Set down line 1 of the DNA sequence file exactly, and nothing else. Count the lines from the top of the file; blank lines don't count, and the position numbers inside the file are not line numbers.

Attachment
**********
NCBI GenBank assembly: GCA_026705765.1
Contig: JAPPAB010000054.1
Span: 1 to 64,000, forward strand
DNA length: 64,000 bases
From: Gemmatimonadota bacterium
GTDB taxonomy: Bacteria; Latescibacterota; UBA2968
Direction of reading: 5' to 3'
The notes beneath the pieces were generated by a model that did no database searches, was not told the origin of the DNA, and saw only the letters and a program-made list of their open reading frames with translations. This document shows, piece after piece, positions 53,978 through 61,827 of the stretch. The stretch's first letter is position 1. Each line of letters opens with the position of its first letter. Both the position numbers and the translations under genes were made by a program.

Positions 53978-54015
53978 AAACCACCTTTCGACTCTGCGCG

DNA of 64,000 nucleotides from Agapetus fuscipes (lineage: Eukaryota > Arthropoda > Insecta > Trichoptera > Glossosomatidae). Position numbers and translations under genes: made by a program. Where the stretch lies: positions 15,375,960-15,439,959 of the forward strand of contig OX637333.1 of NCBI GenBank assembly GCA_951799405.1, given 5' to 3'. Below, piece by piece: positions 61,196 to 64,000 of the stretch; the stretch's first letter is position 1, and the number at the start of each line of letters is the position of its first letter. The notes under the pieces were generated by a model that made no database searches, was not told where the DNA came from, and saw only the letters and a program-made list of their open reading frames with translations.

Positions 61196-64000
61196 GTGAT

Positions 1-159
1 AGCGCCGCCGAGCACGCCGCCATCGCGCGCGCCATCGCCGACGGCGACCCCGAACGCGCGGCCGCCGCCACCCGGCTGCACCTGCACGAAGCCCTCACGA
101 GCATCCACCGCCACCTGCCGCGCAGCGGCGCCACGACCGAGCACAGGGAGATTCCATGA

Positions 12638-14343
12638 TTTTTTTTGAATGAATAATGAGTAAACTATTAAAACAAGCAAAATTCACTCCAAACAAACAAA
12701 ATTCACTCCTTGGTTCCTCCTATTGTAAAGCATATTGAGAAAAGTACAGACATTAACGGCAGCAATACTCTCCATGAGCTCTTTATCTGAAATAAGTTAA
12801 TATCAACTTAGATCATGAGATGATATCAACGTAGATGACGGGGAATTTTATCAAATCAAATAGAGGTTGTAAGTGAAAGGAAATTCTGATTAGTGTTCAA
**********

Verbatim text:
NCBI GenBank assembly: GCA_026705765.1